I made the binding from leftover fabric from a skirt I made a long time ago, and I'm glad, as the subtle gray and white print was more interesting than a white, and less severe than a black border would have been. I decided to finish the binding by machine completely, as I had no patience for hand-stitching the binding. I think it turned out just fine, I stitched in the ditch along where the binding met the quilt and you can barely tell until you look really, really closely. I really like this option, and will probably always machine-finish my bindings.

    This quilt is so eclectic that it's not something I'd drape over a couch arm, on display, but it was a fabulous learning experience and I'm perfectly happy to let the kiddos play on it and abuse it.

    Moving on! I'm super excited to start the next bunch of projects I've been planning.

    Saturday, April 9, 2016

    Snowflake Table Runner

    Last December when we were decorating the house, I realized that we really needed a Christmas themed table runner. I bought a cheap one from Target to carry us through, but I was determined to make something of my own for next Christmas. I decided to crochet a snowflake table runner.

    I was a little scared of the pattern, as my crochet skills are not nearly as good as my knitting skills, and reading crochet text directions is a little like reading a knitting lace pattern in text ... pretty much awful. I knew I had to learn to read charts, but as I'm completely self-taught in crochet, charts were a little scary. What did I do? Craftsy, of course. I found a class on Craftsy that was all about teaching you to read crochet charts, and after that class, I was very confident. I was glad to have a real project to practice chart-reading on, as I wasn't interested in making the project in the class.

    And here it is!

    I'm very happy with the finished result. However, when I planned this project I had no idea I would get sucked this much into quilting, so the Christmas table runner will likely be quilted instead. But I'm sure I can still find a use for this somewhere in the house!

    Here's a link to the free pattern I used: Star Table Runner.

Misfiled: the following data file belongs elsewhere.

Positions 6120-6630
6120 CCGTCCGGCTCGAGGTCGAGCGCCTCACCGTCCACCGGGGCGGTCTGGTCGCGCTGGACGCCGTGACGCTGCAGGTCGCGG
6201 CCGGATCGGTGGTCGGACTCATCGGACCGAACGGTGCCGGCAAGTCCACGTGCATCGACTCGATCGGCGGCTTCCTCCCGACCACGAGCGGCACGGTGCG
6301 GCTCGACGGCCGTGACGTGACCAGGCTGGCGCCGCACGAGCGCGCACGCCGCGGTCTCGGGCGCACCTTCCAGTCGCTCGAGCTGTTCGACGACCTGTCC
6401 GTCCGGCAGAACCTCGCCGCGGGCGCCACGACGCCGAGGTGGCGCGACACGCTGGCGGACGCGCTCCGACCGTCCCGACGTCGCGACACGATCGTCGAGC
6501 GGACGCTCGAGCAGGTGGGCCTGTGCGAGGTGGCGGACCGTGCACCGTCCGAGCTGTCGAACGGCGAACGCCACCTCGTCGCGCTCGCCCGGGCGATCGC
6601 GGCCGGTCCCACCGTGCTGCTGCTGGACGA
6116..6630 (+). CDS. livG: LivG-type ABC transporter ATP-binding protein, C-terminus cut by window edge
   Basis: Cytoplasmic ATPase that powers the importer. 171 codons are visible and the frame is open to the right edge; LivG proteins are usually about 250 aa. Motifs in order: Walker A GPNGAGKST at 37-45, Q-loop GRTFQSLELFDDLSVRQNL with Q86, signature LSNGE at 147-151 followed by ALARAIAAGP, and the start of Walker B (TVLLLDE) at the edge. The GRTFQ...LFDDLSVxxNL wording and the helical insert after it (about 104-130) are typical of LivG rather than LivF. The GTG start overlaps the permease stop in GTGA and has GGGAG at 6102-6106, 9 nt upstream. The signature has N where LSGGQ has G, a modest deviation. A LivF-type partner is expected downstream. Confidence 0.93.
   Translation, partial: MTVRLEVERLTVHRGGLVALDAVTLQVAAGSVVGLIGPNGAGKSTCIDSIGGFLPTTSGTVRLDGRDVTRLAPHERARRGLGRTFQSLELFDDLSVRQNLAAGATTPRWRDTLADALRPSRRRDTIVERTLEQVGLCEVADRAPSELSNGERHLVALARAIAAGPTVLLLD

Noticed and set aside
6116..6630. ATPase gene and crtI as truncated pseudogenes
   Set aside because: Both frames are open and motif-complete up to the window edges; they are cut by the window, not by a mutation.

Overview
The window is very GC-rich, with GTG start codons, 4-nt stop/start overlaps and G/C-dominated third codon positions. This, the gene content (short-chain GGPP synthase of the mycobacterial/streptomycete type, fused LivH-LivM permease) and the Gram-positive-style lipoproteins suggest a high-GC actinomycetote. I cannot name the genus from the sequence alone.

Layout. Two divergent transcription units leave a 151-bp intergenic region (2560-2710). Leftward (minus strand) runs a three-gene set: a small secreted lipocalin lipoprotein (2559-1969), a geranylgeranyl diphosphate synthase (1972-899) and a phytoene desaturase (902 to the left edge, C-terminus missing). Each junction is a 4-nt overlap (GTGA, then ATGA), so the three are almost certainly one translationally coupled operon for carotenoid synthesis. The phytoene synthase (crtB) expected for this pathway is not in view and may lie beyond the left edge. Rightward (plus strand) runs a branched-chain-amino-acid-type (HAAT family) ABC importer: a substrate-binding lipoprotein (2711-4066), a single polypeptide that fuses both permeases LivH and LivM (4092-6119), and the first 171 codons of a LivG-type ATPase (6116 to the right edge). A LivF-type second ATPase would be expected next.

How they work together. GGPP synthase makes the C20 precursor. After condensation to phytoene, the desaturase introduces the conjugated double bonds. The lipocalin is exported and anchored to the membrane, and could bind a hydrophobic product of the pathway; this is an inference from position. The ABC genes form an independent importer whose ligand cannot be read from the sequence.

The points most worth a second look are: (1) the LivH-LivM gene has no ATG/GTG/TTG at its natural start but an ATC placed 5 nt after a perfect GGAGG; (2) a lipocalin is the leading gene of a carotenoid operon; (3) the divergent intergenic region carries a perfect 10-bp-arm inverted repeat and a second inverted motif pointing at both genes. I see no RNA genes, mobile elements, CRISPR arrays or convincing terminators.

Friday, April 8, 2016

    International Quilt Festival Chicago 2016

    I was very lucky to find out about the International Quilt Festival in Chicago, 3 weeks before the show. I went today, braving the April snow and ice (fun Chicago weather) and stayed at the show for about 6 hours, only leaving when I felt my arms were about to fall off from carrying merchandise.

    The drive to the convention center wasn't too bad, and parking was easy to find. I then had to walk the skybridge across the street (which was kind of fun) to the convention center. I have to admit, though, that the walk back felt a lot longer, when you're carrying so much stuff! First I checked out all the exhibits, and took some photos of some really beautiful or interesting quilts. I am definitely not as much into the "traditional" quilts with "traditional" colors, but really adore more modern bright and poppy quilts. Not surprisingly, Mod Squad was my favorite exhibit.

    Here are some of my favorite quilts at the exhibit: (Per Quilt Fest rules, these images are for us to enjoy looking at only, please do not use these images in postcards or prints or anything like that, let's respect the artist!)

    Left: Big Bang by Marlies Janssen
    Right: Not a City by Betty Hahn

    Left: White Holes by Peter Hayward
    Right: Tutti Frutti Tree Tops by Susan Bleiweiss

    Left: Modern Log Cabin by Kimberly Lapacek, quilted by Marcia Wachuta
    Right: Lollipops in the Neighborhood by Denniele Bohannon, quilted by Kelly Cline

    Left: Peloton by Valli Schiller
    Right: Bouncing Ball by Coleen Walter

    Left: Deconstructed Lone Star by Amy Struckmeyer
    Right: I Tula Too by Cari Goode, quilted by Sue Drelicharz

    Left: Paint Drips by Angela Pingel, quilted by Krista Withers
    Right: Pete and Repeat by Amy Struckmeyer

    I then hit the market, and did quite a bit of damage to my wallet there. I knew I was going to go pretty crazy, although after the first few rows I started to slow down, as my arms were heavy and my eyes were glazing over.